Virtual school initiative gains national recognition
1st June 2021
Three colleges in the University of the Highlands and Islands partnership have been recognised with a national award for their use of technology to deliver courses to secondary school pupils in remote and rural areas across the Highland Council region.
West Highland College UHI, North Highland College UHI and Inverness College UHI were named winners of the ‘Outstanding Use of Technology in Delivering Remote Teaching and Learning' Award at the Tes FE Awards on Friday 28 May 2021.
The awards celebrate outstanding individuals, teams and institutions in the further education sector across the UK.
The winning ‘Virtual School' programme provides secondary school pupils from S4 to S6 across 29 schools in the Highland Council region access to a range of courses regardless of their location.
Previously, senior phase pupils only had the option to travel to one of the West Highland College UHI, North Highland College UHI or Inverness College UHI campuses to access college courses face to face, meaning lengthy commutes for some pupils.
Working with Highland Council, the three colleges developed ‘Virtual School,' which builds upon the Council's Highland Virtual Academy initiative, allowing pupils to attend classes remotely using online learning technologies, providing an accessible curriculum to those pupils living in remote and rural regions.
‘Virtual School' complements the colleges' successful senior phase programme, which enables senior secondary school pupils to choose a college course to study one day, or across the week as part of their options choices in S4, S5 and S6.
This provides pupils with access to programmes, including National 5s, Highers, Advanced Highers, Degree Modules, Skills for Work programmes, Foundation Apprenticeships, National Progression Awards and Professional Development Awards, that aren't available in their secondary school. Subjects available to secondary school pupils are showcased via the Highland Senior Phase website
Professor Todd Walker, Principal and Vice-Chancellor of the University of the Highlands and Islands, said: "This is the sort of initiative that shows our university partnership at its best. Colleagues at West Highland College UHI, North Highland College UHI and Inverness College UHI have developed this initiative to give school students across the Highlands wider access to a range of courses.
"It is well deserved and nationally recognised praise for staff who are dedicated in supporting our students to study in their communities and have worked tirelessly and creatively to help them continue with their studies throughout the COVID-19 pandemic."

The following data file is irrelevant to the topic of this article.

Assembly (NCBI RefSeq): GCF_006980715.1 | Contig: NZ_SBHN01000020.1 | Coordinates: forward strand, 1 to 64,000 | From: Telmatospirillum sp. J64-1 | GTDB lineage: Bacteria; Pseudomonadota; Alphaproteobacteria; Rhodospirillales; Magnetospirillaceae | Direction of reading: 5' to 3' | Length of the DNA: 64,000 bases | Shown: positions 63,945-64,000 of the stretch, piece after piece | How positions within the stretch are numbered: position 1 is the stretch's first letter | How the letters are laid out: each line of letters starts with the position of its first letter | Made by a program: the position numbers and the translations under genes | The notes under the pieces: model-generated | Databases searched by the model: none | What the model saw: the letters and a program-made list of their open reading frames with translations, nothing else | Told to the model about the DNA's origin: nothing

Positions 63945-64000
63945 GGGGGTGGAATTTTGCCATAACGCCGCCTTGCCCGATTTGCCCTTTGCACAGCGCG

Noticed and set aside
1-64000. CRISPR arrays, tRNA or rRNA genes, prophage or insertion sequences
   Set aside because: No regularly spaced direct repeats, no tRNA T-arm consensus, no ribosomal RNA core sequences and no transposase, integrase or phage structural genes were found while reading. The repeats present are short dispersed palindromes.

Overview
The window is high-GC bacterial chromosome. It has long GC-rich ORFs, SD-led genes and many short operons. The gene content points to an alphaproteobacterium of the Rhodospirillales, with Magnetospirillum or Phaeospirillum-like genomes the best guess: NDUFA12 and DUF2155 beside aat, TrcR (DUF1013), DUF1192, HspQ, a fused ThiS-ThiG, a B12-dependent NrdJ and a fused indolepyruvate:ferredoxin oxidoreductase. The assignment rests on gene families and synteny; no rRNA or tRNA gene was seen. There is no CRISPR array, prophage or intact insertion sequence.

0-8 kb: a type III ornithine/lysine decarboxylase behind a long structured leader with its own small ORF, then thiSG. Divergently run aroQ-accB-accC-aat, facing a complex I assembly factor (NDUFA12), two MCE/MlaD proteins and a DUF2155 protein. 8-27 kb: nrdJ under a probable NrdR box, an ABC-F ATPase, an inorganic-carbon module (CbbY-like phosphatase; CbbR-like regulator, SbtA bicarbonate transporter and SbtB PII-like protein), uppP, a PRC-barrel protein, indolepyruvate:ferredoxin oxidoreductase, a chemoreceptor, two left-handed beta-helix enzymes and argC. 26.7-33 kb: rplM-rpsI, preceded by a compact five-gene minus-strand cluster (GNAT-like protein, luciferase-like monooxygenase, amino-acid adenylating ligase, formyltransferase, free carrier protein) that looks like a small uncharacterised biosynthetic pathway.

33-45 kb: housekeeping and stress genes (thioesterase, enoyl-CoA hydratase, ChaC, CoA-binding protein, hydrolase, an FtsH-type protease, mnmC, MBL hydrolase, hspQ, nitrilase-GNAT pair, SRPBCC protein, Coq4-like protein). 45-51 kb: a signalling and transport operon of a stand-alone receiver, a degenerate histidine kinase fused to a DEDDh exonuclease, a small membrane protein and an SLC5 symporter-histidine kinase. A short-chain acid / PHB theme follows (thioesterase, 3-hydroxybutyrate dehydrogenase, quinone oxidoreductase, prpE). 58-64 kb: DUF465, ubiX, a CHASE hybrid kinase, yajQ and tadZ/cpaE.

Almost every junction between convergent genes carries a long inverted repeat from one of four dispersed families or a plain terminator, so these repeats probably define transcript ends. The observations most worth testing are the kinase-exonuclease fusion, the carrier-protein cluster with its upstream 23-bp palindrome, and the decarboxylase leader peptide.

Councillor John Finlayson, Chair of The Highland Council's Education Committee said:"On behalf of The Highland Council, I would like to congratulate West Highland College UHI, North Highland College UHI and Inverness College UHI on the great achievement of winning the national award.
"It is fantastic that our partnership working with the three colleges and our Highland Virtual Academy provision has helped to support the delivery of remote teaching and learning to senior phase pupils in Highland. This award is very well deserved and is a testament to the hard work and the outstanding use of technology of those involved in this programme of work".
Lydia Rohmer, Principal and Chief Executive at West Highland College UHI said: "Congratulations to all the many staff from all three colleges, Highland Council and 29 schools who have collaborated on this project to deliver outstanding learning for young people in the Highlands.
"I'd especially like to commend Fiona Grant and Adam Robertson and the dedicated curriculum teams from West Highland College UHI for their determination to use innovative approaches to deliver high quality learning. Our teams have been doing this successfully for many years and we are hugely proud that this year, we have been able to support hundreds of senior phase pupils to ensure that they were well placed to succeed despite any effect of the pandemic on their learning."
Lindsay Snodgrass, Assistant Principal of Student Experience and Quality at Inverness College UHI, said:"Using our expertise in remote learning technologies, the ‘Virtual School' offer recognises the needs of our communities and the rurality of the Highland Council region by ensuring our offer for S4, S5 and S6 pupils is as accessible as it can be so nobody is disadvantaged because of where they live.
"Working collaboratively with our partners and Highland Council, we are delighted to have been recognised for this initiative with a national award."
Debbie Murray, Principal at North Highland College UHI, said:"I am delighted to see partners within the university partnership being recognised for such an important collaboration in to support the students we serve within the Highlands and Islands region."
Bob Harrison, Tes FE Awards 2021 lead judge, said:"West Highland College UHI, North Highland College UHI and Inverness College UHI's Virtual School model is a perfect example of collaboration and cooperation between FE providers in the Scottish Highlands, using technology to engage and empower learners remotely."